A Decline In Privacy Spend: Retailers Cut Their Budgets During Pandemic

Retail privacy compliance has suffered during the pandemic, judging by "The Big Pivot: How Traditional and Digital Retailers Re-prioritized Marketing Investments in the Wake of Covid-19," a study by CommerceNext, sponsored by Exponea. 

It couldn’t come at a worse time, given that the California Privacy Protection Act (CCPA) has just gone into effect and GDPR is in full force throughout Europe.  

In June, slightly more than 30% of  brands said they plan to invest in security/privacy technology, compared with 50% in January. And fewer than 30% in the digital space planned to.

Moreover, almost 50% are investing the minimal amount to be compliant, compared with almost 40% in January, and 35% are spending a moderate sum, down slightly from six months before. 

Worse, roughly 15% are “embracing privacy,” declining  from around 25% in January. 

To put this in context, over 40% of traditional retailers say their total marketing budgets have decreased significantly, versus only 15% of digital marketers. And a mere 18% of digital brands are posting significant increases, along with roughly 12% of traditional firms.



In line with that, spending has declined on customer data platforms, alternative payments, advanced attribution and measurement and programmatic TV.

Yet around 55% plan to spend on messaging/SMS, up from 52% in January. And budgets are going up for augmented/virtual reality for online stores and visual search. 

This is happening as companies switch their focus more to retention and less on acquisition. 

Fewer than 20% expect to focus more on acquisition, down from over 30% in January. And almost 40% foresee they'll concentrate more on retention, up from 32% in January.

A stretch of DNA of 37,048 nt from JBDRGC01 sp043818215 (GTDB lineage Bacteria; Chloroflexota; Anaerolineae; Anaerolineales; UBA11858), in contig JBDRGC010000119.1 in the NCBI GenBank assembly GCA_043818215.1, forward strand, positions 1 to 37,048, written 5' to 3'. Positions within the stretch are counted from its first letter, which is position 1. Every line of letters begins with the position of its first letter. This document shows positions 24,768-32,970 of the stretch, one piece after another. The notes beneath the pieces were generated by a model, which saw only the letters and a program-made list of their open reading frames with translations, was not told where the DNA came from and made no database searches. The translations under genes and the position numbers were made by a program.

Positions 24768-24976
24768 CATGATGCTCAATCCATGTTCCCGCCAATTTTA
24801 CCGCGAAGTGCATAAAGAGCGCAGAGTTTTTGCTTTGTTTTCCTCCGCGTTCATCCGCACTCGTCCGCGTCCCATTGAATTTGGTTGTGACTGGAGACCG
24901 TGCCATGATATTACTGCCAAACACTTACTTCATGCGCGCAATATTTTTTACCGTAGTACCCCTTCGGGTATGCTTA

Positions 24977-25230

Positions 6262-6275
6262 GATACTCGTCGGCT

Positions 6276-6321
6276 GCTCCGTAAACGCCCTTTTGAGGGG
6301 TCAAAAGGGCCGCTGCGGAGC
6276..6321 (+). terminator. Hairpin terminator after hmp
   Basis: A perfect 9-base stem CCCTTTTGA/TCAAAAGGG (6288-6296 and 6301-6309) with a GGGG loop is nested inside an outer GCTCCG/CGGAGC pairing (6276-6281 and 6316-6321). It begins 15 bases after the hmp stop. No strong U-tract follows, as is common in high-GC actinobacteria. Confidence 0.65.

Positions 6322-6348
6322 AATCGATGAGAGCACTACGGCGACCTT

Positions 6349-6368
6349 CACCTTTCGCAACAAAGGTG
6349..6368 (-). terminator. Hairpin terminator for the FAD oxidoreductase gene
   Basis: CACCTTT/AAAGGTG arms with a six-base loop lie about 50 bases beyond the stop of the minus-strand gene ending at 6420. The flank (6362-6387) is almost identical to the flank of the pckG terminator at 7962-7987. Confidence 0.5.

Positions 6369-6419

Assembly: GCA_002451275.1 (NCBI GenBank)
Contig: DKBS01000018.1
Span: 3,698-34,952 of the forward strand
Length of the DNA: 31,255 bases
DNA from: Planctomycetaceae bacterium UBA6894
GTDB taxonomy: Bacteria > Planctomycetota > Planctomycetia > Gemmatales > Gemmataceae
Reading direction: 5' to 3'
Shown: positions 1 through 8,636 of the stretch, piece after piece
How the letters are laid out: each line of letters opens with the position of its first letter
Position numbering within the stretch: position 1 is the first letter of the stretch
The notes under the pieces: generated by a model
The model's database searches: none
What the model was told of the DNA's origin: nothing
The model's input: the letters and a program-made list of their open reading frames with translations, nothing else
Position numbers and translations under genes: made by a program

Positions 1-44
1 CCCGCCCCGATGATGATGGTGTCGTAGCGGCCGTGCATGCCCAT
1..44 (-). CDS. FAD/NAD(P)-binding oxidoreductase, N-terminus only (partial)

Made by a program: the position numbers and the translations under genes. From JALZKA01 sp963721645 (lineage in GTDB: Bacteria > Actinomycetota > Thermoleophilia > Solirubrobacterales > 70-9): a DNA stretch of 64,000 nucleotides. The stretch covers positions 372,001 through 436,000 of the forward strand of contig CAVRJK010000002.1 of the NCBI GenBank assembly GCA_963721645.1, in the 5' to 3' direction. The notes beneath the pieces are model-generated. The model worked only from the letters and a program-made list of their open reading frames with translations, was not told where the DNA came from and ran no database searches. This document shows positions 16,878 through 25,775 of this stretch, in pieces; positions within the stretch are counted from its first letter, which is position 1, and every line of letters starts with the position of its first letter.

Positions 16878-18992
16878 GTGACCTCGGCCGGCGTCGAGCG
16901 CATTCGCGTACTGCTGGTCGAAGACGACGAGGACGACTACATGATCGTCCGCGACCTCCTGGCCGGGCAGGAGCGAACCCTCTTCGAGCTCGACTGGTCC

But that should change as we approach the holiday season. 

Over 60% plan to spend on acquisition, a little more than the number for January. At the same, there has been a roughly 5% decline in those investing in retention/loyalty marketing for holiday—to 60%.  

Paid search appears to be the top acquisition tactic among both digital-first and traditional firms, although paid social is tied with search on the digital side. 

At the same time, there will be a cut in the anticipated spend on personalization—down to less than 35%, compared with almost 50% in January. 

The study concludes that “the overwhelming takeaway is, forget what you [think] should happen in 2020. At least for now.” 

The company polled 111 senior executives as U.S. based retail-and DTC brands, and 75 in June. In addition, it polled attendees in a series of live webinars.   

1 comment about "A Decline In Privacy Spend: Retailers Cut Their Budgets During Pandemic".
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  1. Scott Silverman from CommerceNext, July 23, 2020 at 3:04 p.m.

    My organization produced this report. I want to clarify that our study found that privacy as a marketing investment (eg being more transparent than competitors as means of differentiation) was overshadowed by other marketing strategies such as alternative payments. Nothing in our findings should be construed to suggest taht retail marketers are out of compliance with privacy laws. Please let me know if you'd like to discuss this further as I believe the gist of this column and it's headline do not accurately reflect the spirit of the data we published.

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